Tag Archives: performance

#327 ~ 7 Things About Christmas.6 – The Pudding

*Must be read in a dramatic voice*.

Soaked in brandy. Stuffed with raisins. Shaped like an upside down mixing bowl. Too rich for peasants. Covered in cream. You take a ladle, fill it with Christmas brandy, rum, some kind of spirit and hold it, gently over a gas fire.

*Pause. Breathe in the scene, engage the senses, open your eyes and begin again like the true thespian you are who never made it to drama school.*

The heat sets the particles jumping, the lights go off in the kitchen, the living room and finally the dining room. Mother moves the ladle, and pours the contents over the upturned pudding.

*Hear the sound of alcohol slipping from the stainless steel culinary tool and splashing over the fruit cake that has matured for a year. Imagine the sound of the fruity pores opening themselves, inhaling the liquid like the addicts they are, still on the run from Alcoholics Anonymous.*

Quick, snatch a match, strike its head across the packet, place the flame against the pudding et…voila! A flaming blue bonanza. At the edges it flickers into a bright orange, but at its core is a burning ice-cold flame which sears the pudding, consumes the alcohol and adds spunk to the end of your dinner. Yes, the flaming Christmas Pudding. Every year my mum asks if we want it alight.

*Dramatic pause. Cast your eyes around the invisible audience you are performing to. Ignore the whispers that tell you only mad people speak to themselves. Only the mad are truly free!*

We have never said no.

*Now laugh maniacally*

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#276 ~ The Watcher at the Threshold

The Creature at the Door, The Bogeyman, The Presence, however it’s phrased these ominous beings have one thing in common – you can’t see them, but they can see you. We strive and strive to penetrate the darkness that Simon and Garfunkel seek to communicate with, yet it is far too elusive, far too…tricksy…and so we give up. We believe we are alone, no one can see us, no one knows us, no one is aware.

Life, I have come to realise is a performance. We speak to be recognised. As we dress ourselves in the morning, however (un)conscious our decisions are, they are decisions, seeking in their own either explicit or implicit way to elicit a response, an acknowledgement, in the least, a thought process.When that doesn’t happen, the sense of our own perceived insignificance can be overwhelming.

I write to be read. I write to be understood. Deep down in the pride filled holes of my heart I hope someone, somewhere cares about my work. I hope it either makes them laugh (where appropriate), or cry. Makes them think, wonder, be inspired, maybe even impressed. So we seek this affirmation, this recognition.

Social media dictates that we deserve not only to perform surgery on ourselves, but let our friends be trainee doctors and bear witness to us systematically removing our innards and splaying them on the stainless steel theatre tables of the World Wide Web. As we partake in this ritual, we are hoping for some ‘oohs’ and ‘aahs’ to escape pursed lips. That fervent scribbling salutes our aural faculties as people write down our updates our posts in the memory bank of their minds. That, they might even venture to ask a question, to drop a comment.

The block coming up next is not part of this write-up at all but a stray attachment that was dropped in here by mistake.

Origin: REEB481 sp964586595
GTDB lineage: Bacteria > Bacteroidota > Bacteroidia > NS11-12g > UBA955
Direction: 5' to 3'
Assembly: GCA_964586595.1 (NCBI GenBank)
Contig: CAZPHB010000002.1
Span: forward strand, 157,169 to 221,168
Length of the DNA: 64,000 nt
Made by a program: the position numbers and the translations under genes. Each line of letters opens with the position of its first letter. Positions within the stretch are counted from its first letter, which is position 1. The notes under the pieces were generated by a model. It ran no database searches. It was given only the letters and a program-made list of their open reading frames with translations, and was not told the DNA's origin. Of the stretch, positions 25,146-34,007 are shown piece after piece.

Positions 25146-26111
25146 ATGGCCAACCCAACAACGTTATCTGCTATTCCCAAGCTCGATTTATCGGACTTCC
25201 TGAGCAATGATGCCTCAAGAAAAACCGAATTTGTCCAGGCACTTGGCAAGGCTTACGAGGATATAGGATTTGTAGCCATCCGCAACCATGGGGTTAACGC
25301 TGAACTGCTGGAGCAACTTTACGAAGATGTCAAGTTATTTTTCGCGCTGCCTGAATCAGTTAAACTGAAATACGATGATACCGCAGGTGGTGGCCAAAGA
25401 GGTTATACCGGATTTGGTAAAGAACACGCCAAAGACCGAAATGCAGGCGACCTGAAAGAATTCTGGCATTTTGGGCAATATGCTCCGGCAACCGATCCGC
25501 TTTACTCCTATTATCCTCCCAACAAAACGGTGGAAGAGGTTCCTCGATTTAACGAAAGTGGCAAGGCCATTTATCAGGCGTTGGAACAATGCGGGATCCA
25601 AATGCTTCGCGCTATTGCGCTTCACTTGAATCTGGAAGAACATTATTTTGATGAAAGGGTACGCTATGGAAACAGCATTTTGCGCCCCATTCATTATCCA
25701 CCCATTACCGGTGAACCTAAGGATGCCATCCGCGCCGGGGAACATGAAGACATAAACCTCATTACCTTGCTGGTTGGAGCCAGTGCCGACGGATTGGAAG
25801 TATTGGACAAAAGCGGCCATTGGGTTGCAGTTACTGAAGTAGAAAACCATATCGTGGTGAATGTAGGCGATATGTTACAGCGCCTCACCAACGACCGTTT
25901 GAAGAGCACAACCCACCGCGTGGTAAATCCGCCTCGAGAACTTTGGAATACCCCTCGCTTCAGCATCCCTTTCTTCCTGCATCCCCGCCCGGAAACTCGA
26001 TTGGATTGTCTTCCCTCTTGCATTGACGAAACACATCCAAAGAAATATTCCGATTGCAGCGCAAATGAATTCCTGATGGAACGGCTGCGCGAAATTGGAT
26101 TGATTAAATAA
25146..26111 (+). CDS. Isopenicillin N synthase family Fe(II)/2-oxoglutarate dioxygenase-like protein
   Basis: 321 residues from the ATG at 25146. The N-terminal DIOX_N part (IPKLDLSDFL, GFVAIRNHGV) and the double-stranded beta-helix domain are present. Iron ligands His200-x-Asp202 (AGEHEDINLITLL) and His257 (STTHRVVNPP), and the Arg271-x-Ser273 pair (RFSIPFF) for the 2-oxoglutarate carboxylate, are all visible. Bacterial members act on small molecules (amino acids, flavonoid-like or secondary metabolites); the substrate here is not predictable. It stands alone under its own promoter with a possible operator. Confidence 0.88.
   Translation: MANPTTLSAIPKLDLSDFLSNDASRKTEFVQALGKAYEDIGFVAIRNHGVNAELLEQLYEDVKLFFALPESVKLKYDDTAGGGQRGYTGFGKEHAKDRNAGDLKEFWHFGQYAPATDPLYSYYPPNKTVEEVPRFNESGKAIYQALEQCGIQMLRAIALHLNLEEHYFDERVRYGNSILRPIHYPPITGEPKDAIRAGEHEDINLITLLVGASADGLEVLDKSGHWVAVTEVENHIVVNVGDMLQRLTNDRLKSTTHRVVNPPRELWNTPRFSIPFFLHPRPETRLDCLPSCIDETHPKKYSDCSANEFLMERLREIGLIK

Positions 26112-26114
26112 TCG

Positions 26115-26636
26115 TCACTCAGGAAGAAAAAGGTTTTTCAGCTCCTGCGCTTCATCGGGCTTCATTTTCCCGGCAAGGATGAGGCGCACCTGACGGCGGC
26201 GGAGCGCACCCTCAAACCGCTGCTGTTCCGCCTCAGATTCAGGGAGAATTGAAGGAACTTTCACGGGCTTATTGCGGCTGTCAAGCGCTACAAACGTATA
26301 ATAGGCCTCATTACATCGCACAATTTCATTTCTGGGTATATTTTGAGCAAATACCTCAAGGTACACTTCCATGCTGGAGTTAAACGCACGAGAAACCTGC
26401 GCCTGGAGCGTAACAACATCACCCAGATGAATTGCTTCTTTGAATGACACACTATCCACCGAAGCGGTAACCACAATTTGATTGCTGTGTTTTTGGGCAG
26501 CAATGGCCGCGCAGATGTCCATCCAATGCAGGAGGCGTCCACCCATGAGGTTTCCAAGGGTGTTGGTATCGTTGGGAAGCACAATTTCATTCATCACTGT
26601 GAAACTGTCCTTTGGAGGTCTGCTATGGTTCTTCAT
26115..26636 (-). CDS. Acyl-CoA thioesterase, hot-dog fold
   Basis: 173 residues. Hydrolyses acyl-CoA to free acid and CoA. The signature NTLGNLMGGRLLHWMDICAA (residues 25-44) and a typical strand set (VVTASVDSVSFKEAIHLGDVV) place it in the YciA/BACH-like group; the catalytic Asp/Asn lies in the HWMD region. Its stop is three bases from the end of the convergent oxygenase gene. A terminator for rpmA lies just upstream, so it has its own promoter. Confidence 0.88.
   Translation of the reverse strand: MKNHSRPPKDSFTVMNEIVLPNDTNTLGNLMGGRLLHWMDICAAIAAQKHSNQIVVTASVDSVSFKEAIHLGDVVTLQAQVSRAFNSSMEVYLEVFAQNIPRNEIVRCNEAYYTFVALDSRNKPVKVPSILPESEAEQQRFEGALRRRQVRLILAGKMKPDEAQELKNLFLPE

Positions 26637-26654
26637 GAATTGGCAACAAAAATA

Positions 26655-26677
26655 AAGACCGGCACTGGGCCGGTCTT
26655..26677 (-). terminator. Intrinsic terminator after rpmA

Yet in my experience, often this isn’t the case. We perform to an Asian audience. That is to say, we perform to people who may not applaud at every twirl, but watch, critically until the final curtain call before rising from their seats in rapturous applause and screams. The dancer must keep dancing, even if it is to a silent cavern. If they stop mid twirl, then the comments will never fall, the applause will never be born as hands are kept by their sides, maybe in disappointment, or disinterestedness.

Today I realised, one never knows who their audience is. They may never comment, or like, but they may be methodically and systematically reading, watching, a lurking presence that sees you even when you don’t see them.

As they say in theatre, regardless of anything, the show must go on. The performance only ends at that final curtain call.

So dance.

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#258 ~ Ithemba Projects: Day 23

As promised, below is the link to the Ithemba Projects Facebook Page. On it is the video of the Grade 10’s and 11’s reading some of their poetry. It’s been an incredible journey, getting the children to write their own work and perform it. Although I think poetry and performance are a strong part of Zulu culture, writing in another language has been a challenge which they have expertly conquered. Today we worked on rhyme schemes and rhythms, and next week, each of the classes will write and perform a class poem/rap. So watch this space.

For now, enjoy the video and please Like the Ithemba Projects Facebook page. They do incredible work, which this video is a testament to.

With gratitude: Death of the Writer

Click here to watch the poetry video

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#245~ Ithemba Projects: Day 12